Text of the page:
The aim of this study was to collect the basic data of current spruce needle rust epidemics. This gives valuable information for future research planning connected to needle rust.

2. Materials and methods

The study was carried out in the summers 1998 to 2000 at Hyytiälä Forestry Field Station of Helsinki University, which is located at Juupajoki municipality in central Finland (24° 17¢ N, 61° 50¢ ).

A small scale inventory of disease were made to get numerical data of disease incidence in 1998. Two 500-meter inventory lines were marked along two intersecting transacts near Hyytiälä Forestry Field Station, where mixed-age Norway spruce stands were growing. Five sample plots (radius = 5,64 m, 100 m2), 50 m apart, in both line were measured. Spruce tree diameter at breast height and the occurrence of C. abietis was assessed. The spruce seedlings (< 4 cm bhd) were assessed diseased or healthy. The criteria for fungal infection was to detect any yellow pustule of C. abietis on Norway spruce needles. Five random sample trees were selected for assessing the infection rate of last-year needles. The five sample trees were chosen by standard of the mean diameter of the total measured trees. The branches growing on the middle of the stem were cut and last-year-growth shoots were then removed to count the number of healthy and infected needles.

The microscope preparates from telia were made with special way. By using stereomicroscope the pustule was cut carefully along surface of the pustule, and transferred to water drop on glass slide. The slide was not covered for avoiding to destroy the structure of basidiospores.

In order to assess liberation of basidiospores, a 7-day recording volumetric spore trap (10 L air/min.) was set up under the diseased spruce branches in a 25 years’ old Scots pine stand, where young Norway spruce was growing under the canopy. The spore trap was mounted in the vicinity of forest meteorological station. The initial starting time of spore trapping was at 14:00 p.m. on 10th June, 1998. Melinex hyaline tape 200 gauge was marked for each 3 hours and fixed on the disk. Examination of the rust spores under a microscope was carried out every 7th day. The Melinex tape was slightly unfixed from the disk and placed on a clean paper and the surface of trapped spores must be upwards.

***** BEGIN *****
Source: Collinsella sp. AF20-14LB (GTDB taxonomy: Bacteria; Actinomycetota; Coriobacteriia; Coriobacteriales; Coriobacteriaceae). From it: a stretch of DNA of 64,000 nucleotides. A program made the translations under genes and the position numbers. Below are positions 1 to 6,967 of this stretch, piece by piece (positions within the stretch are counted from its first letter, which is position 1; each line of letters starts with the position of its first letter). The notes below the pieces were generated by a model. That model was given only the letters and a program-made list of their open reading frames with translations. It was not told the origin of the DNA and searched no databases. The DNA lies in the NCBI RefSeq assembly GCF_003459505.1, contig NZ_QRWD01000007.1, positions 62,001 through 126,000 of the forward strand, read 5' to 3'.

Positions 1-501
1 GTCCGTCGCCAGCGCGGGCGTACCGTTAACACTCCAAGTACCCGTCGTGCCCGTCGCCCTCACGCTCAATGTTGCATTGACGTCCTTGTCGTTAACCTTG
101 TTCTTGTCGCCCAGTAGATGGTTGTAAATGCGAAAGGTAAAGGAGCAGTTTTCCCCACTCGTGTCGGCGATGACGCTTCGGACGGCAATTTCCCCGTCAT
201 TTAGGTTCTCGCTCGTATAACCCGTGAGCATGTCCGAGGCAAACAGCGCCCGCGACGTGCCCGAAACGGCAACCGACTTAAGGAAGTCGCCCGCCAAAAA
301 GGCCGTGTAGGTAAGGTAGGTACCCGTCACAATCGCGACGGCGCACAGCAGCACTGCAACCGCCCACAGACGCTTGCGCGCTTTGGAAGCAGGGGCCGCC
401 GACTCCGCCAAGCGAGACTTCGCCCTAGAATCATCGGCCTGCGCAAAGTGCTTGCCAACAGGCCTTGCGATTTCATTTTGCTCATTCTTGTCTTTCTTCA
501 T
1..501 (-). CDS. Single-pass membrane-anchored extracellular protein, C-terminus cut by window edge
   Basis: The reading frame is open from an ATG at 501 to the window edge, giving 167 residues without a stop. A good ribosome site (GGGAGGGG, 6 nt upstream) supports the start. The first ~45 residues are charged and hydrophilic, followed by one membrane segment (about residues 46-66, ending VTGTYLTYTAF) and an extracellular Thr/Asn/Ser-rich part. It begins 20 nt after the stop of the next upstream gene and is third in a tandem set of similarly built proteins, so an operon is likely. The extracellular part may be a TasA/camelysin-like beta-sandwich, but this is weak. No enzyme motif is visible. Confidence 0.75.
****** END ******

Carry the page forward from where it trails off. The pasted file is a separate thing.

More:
The tape was divided in an interval of 6 mm which was represented spore collection of three hours. The piece of cut tape was placed on the counting area of Bürker chamber (0.0025mm2 /column), a cover glass was then placed on the tape with one drop of distilled water. By using light microscope, the number of yellow basidiospores where then counted for representing liberation of basidiospores at each 3 hours.

The measuring sensors for environmental data were below 10 m distance from the spore trap. Temperature, rainfall, radiation and wind speed were recorded in five-minute intervals continiously. The values of relative humidity at 3 m height were calculated based on ventilated dry and wet temperatures.

3. Results

3.1. Characteristics of Chrysomyxa abietis

Telia were hypodermal, orange or reddish brown, growing in pustules of diseased spruce needles. Pustule length varied from 1.8 mm to 7 mm (table 1). Young pustules were covered by needle epidermis and later the needle epidermis were broken and orange pustules exposed on underside of the diseased needles.